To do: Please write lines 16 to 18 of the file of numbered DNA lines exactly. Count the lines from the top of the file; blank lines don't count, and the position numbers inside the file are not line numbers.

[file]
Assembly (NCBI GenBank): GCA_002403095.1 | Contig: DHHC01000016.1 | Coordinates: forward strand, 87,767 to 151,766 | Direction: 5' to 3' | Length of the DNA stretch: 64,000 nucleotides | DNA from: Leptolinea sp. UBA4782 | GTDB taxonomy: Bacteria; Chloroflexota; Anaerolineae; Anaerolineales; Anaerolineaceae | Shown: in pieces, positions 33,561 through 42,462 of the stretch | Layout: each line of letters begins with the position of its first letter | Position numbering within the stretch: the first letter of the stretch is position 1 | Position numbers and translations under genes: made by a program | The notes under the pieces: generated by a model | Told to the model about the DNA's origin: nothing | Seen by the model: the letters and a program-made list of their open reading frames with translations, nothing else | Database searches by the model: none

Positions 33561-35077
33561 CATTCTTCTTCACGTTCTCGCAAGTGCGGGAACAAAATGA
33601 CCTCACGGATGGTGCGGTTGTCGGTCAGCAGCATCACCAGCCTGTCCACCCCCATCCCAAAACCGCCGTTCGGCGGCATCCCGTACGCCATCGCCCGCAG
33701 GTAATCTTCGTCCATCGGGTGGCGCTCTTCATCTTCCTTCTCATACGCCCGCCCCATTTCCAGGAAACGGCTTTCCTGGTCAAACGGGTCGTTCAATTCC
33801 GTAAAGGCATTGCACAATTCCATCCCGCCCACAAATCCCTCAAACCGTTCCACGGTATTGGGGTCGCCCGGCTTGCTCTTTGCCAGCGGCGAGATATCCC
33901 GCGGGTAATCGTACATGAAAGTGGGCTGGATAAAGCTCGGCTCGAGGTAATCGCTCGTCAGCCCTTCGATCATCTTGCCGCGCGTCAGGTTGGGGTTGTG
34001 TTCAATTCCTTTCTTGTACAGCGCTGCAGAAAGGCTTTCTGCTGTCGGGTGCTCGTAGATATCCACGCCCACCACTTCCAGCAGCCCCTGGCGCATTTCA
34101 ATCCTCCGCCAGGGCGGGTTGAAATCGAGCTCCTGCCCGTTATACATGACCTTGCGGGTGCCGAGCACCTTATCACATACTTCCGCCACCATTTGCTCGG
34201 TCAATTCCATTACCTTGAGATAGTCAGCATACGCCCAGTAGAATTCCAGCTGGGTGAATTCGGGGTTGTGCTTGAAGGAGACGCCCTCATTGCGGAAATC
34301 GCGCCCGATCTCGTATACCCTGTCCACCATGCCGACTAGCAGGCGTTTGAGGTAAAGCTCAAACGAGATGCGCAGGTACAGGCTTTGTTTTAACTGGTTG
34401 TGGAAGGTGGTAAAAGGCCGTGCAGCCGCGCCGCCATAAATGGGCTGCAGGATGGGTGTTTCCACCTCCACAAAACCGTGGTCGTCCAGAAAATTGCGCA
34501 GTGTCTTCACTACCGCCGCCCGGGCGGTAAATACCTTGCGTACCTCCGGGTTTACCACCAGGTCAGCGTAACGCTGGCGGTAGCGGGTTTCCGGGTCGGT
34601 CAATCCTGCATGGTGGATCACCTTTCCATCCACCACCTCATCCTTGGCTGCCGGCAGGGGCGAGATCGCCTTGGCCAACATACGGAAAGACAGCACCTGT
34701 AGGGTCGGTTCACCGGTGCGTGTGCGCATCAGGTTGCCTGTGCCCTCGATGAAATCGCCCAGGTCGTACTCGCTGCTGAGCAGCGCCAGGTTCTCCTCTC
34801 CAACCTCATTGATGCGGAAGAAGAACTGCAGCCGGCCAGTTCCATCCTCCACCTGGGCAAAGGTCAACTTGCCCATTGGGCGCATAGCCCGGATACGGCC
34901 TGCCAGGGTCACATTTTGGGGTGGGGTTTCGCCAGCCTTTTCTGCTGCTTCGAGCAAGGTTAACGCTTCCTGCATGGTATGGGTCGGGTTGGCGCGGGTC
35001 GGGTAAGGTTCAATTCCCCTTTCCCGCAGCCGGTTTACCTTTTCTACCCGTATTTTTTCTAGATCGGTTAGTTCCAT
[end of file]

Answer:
34801 CAACCTCATTGATGCGGAAGAAGAACTGCAGCCGGCCAGTTCCATCCTCCACCTGGGCAAAGGTCAACTTGCCCATTGGGCGCATAGCCCGGATACGGCC
34901 TGCCAGGGTCACATTTTGGGGTGGGGTTTCGCCAGCCTTTTCTGCTGCTTCGAGCAAGGTTAACGCTTCCTGCATGGTATGGGTCGGGTTGGCGCGGGTC
35001 GGGTAAGGTTCAATTCCCCTTTCCCGCAGCCGGTTTACCTTTTCTACCCGTATTTTTTCTAGATCGGTTAGTTCCAT